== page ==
- Secure Technical Implementation Guides (STIGs) (iase.disa.mil/stigs/Pages/index.aspx)
Once a secure baseline configuration has been made, there are several applications available that can then create the secure image files. Some examples are Clonezilla, Acronis Manager, and Free Open Ghost (FOG). Microsoft Deployment Toolkit (MDT) is also available to specifically create reference images for Windows-based operating systems. One advantage of the MDT is that it creates a Windows Image Format (WIM) file that takes advantage of compression capabilities to create a smaller image files.
Once the secure baseline configuration is complete, and the image file is created, organizations need to ensure that unauthorized changes are not made to these secure configurations. This is where file integrity monitoring (FIM) comes in. FIM creates a baseline, monitors a subset of specified files, and creates an alert when any unauthorized changes are made.
A good FIM implementation will consist of the following elements:
- The ability to define a policy and specify which files need to be monitored.
- Baseline files that are created when the target file is in a known good state.
- The ability to determine the difference between a good change and a bad change.
- The option to alert and take corrective action based on policy and priority.
- Automated reporting for compliance and other needs.
TripWire’s FIM is an example of an application that meets several of the elements listed above and also has some unique characteristics that make it a leading product in the space. One such feature is the ability to track the specific elements of a file that has been changed and who made the change. These are both vital bits of information if an unauthorized change is ever detected. Qualys is leading FIM service provider. One of the unique features of Qualys is that it is entirely cloud-based. This feature makes the application highly scalable and ideal for distributed environments.
CSC sub-control 3.7 amplifies the need to be able to deploy, evaluate, and re-deploy configuration settings. This is a vital capability because, unfortunately, end users sometimes don’t appreciate the need for several of the security settings that are in place. While not attempting to be malicious, they may disable critical configuration settings to improve their performance or general user experience. Having an automated means of detecting these configuration changes and reverting them back will help to ensure a secure environment.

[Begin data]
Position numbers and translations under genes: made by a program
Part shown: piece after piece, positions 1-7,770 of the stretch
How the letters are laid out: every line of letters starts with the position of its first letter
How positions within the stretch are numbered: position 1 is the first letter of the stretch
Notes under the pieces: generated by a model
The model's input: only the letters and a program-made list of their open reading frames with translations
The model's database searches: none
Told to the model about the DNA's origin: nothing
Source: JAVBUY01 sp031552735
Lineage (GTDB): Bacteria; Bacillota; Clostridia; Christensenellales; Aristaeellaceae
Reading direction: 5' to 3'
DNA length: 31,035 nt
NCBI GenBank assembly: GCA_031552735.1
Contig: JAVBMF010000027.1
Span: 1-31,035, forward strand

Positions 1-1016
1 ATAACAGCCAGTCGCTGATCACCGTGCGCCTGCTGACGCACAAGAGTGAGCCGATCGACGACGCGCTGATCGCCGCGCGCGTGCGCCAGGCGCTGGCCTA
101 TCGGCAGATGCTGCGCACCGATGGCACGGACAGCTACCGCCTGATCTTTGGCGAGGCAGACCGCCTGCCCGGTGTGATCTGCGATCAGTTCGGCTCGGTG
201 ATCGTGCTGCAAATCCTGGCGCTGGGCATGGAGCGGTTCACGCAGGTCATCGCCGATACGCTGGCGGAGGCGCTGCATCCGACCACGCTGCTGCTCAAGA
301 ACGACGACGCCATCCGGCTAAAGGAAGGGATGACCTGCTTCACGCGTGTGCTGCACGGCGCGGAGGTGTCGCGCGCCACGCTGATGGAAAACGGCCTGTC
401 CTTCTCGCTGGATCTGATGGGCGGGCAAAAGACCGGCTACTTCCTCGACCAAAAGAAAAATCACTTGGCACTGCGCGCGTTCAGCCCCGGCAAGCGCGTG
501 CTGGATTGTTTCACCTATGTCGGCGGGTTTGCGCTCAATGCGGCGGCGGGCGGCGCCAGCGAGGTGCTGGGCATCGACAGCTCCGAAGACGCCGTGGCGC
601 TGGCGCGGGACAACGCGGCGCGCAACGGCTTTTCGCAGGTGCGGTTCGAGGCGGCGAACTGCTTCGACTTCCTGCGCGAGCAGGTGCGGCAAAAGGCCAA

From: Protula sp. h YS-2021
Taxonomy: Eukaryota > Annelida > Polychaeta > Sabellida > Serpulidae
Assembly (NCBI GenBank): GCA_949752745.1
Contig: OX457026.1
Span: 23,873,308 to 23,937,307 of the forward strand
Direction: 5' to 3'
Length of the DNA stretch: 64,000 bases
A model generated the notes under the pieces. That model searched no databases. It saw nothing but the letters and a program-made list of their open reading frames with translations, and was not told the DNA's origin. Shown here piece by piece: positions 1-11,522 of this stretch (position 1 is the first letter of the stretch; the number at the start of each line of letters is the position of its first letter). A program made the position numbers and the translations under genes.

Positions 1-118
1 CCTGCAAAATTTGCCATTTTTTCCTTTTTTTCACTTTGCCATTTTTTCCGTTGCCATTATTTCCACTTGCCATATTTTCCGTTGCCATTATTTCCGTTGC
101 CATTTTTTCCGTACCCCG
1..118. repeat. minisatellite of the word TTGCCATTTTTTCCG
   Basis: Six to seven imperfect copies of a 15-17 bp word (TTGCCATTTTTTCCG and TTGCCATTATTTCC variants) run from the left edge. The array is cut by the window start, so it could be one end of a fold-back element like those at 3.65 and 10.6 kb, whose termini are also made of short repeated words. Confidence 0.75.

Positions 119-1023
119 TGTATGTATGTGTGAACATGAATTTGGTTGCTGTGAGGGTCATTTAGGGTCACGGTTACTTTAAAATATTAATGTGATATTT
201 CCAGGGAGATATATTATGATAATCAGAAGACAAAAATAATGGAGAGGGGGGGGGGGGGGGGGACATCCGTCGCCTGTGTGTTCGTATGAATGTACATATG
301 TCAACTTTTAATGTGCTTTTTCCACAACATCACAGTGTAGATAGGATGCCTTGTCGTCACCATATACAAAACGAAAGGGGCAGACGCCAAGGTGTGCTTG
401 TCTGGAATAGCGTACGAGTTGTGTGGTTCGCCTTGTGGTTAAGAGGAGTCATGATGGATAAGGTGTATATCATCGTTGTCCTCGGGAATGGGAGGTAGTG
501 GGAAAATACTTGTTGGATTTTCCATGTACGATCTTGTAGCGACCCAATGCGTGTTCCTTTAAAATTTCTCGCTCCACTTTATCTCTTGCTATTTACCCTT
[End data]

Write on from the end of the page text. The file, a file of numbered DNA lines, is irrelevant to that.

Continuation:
One of the better-known applications that fill this role is the Group Policy Object (GPO) within Microsoft Active Directory. While GPO can be used to deploy configuration settings across the entire Windows platform, there are specific sub-menus for configuring security options. In this area, an administrator can configure such things as password rules, Windows firewall, and local administration capabilities. While GPO provides a comprehensive set of configuration options, it is only relevant to Windows platforms—and to some extent Apple. To gain the same capabilities in Linux-based systems, organizations will need to leverage additional solutions such as Samba, LDAP, or Puppet.
As with any security implementation, there are several solutions on the market that can assist with many of the tasks contained in the CSC3 sub-controls. While there is no single solution that is right for every organization, a thorough evaluation of the organization’s environment, goals, and objectives can help determine which solutions are right for them.
ePlus provides assessments that help gauge the effectiveness of your current security program, and help you better protect your organization. We create custom, integrated security programs through a unique holistic approach centered on culture and technology. For more information about how you can implement the recommendations of the CSC3 sub-controls, visit www.cisecurity.org/controls/ or contact us at email@example.com. You can also contact your ePlus Account Executive directly.